Wednesday, February 22, 2006

Buenos Aires Airport

Wednesday morning,  8:00 a.m.

Here is another of those surreal experiences I have a particular knack for attracting.

I’m at the international airport terminal outside Buenos Aires, awaiting the arrival of American Airlines staff. After a bizarre night, I will look into shipping the bike home.

First I was told they’d be here at 7:00. Now I’m told 10:00 a.m.


After over 800 miles and a grueling night of riding amidst the truckers, I rolled into Buenos Aires around 11:00 p.m. and began the now-accustomed hotel search. Five hours later, at 4:00 in the morning, I was standing in an Esso* station, mind numb, simply staring at the streets around me.

For a long time, I just leaned on the bike. I felt homeless (though, of course, far from it; I obviously have many options the homeless don’t.) I was at a complete loss for where to go from here. ("Maybe it’s because there is nowhere to go from here?")

(*Somewhere on this trip I finally learned that Esso, a gasoline brand I've known since childhood, stands for S.O., Standard Oil!)

Earlier in the night, it had taken about an hour and numerous inquiries to finally locate the Buenos Aires "Holiday Inn Express". My vision of just rolling into this city and setting up camp for several days was dashed when they told me they were full, with nothing available until March. (Anyway, the price, $130 per night, was way too much.)

I then tried roughly a dozen other hotels, crisscrossing downtown Buenos Aires throughout the night. And repeatedly, that almost smug response to my inquiry: “lleno or completo (full)!” Not the slightest offer of further assistance, a suggestion, or even sympathy.

Finally, someone explained: "the Rolling Stones gave a concert tonight. People have come to Buenos Aires from the surrounding countries!" I tried to ascertain if there were another area, far from downtown, with hotels, but no one seemed aware of any. What about at the airport? "No."

Through the filter of this ordeal, I wasn’t enjoying Buenos Aires much. Even though there seemed interesting areas with nice shops and restaurants, it was not enough to overcome my aversion to yet another unfamiliar, giant city. During the night, what struck me most were the over-crowded, trash-filled streets, insane drivers and suicidal taxis. The boulevards appear to have no lanes. (Cars go everywhere, and have a tendency to pass very close to me, which several times had me shouting at the oblivious drivers.)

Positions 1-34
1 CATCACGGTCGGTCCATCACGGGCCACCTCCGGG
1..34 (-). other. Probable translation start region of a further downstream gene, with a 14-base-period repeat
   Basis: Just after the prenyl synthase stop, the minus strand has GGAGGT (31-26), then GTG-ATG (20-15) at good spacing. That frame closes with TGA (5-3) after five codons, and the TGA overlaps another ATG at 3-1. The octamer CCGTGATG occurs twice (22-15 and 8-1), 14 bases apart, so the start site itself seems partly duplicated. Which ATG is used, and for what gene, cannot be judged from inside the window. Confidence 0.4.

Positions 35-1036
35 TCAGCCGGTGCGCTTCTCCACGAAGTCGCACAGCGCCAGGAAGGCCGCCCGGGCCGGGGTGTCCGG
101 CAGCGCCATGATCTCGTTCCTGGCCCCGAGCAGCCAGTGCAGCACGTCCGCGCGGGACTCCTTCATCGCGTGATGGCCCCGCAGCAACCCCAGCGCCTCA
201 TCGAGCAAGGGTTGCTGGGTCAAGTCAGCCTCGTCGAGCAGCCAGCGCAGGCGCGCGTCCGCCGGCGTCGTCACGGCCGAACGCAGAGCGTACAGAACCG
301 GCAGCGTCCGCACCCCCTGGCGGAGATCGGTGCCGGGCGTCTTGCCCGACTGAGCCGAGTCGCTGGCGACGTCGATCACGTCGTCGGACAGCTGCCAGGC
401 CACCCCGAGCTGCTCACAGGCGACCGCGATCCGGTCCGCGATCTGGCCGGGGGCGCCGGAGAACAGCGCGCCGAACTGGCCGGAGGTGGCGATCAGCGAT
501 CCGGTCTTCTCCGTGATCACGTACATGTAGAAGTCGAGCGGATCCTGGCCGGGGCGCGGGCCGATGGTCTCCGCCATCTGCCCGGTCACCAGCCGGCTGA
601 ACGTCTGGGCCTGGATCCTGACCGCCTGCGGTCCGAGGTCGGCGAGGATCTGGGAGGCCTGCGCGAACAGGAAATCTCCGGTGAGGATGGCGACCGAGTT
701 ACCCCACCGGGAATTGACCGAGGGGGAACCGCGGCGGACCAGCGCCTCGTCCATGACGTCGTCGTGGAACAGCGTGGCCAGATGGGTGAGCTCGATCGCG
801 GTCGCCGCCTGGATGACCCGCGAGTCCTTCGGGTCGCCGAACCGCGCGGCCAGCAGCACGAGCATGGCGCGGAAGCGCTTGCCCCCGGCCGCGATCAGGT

I stood by the motorcycle in this gas station, in the middle of the night, mentally going through all the arguments. I feel like I’ve gained what I was after from this experience. (Though I’m not quite sure what that is, there is a sense that I "have it"!) Right now, I can’t think of much else I really want to see. Is there anything remaining that’s justifies the continuing commitment?

  • The Salar de Uyuni, certainly; but is it worth all the effort to go to that isolated playa, and then commit to the entire ride back to the States?
  • Brazil? Bob has told me I would need to dedicate much more time to Brazil, a country larger than the United States. Besides, he said you can't really see  Brazil from a motorcycle. (From the highway, you can't see much at all in the tropical rainforests!) You need to fly into remote locations to fully appreciate the country.
  • Venezuela and Colombia's Caribbean coast? Yes, based upon all the stories I've heard, I was really looking forward to these exotic destinations and would have liked to meet Hugo Chavez!
  • El Salvador? Another gem that I regretted missing on the way south, but again, does it justify the return trek?
  • The highlands and west coast of Mexico and Baja California? That could easily be a separate trip after returning to California.
  • After yesterday's little taste of  heat and humidity, I don’t think I can face the tropical regions once again (and that’s what much of the remaining journey would be. There would be few mountainous landscapes like those I've so enjoyed in South America.)
  • The front brake discs need replacement, an expense of $1,000 or more. It would be difficult to shell out that money, knowing I have a nearly-new set buried in my storage unit back home.
  • And then there’s all those border crossings and bureaucrats. (Twelve countries between here and home!)
  • And, finally, I'm time-bound to be home for Jessica's graduation in May. (Of course, I could always store the bike in place and fly home for the occasion.)

Does it make any sense to throw more money at a venture when you feel you've finished? Money wasted now, riding "just because I said I would" comes at the expense of future opportunities.


The middle of the night brings out some strange characters. One such fellow came over to me at the gas station. Wearing a sport coat (clearly not a homeless person), he provided counsel in broken English: "you’re down! You need to have coffee and donuts, then think like it's tomorrow."

I looked at the map. Buenos Aires is surrounded by many suburbs and towns – a heavily-populated region which I already want to escape. I asked directions to the airport and soon had half a dozen Esso employees and customers trying to help me.

At 4:40 a.m., decision made, I was off to the airport to take action! After a twenty-mile ride, I found my way to the airport terminal's information kiosk. There I was told the only company who could carry the bike would be American Airlines and their service counter wouldn't be staffed for two hours.

Returning to the motorcycle, I found three airport security guards gathered around the bike. They wanted me to remove all my gear and put it on a cart to roll around with me. No way. I didn't care if they felt responsible. I just ignored them.


Argentineans appear to like French cars! Renault, Citroen and Peugeot appear to represent a high percentage of the market.

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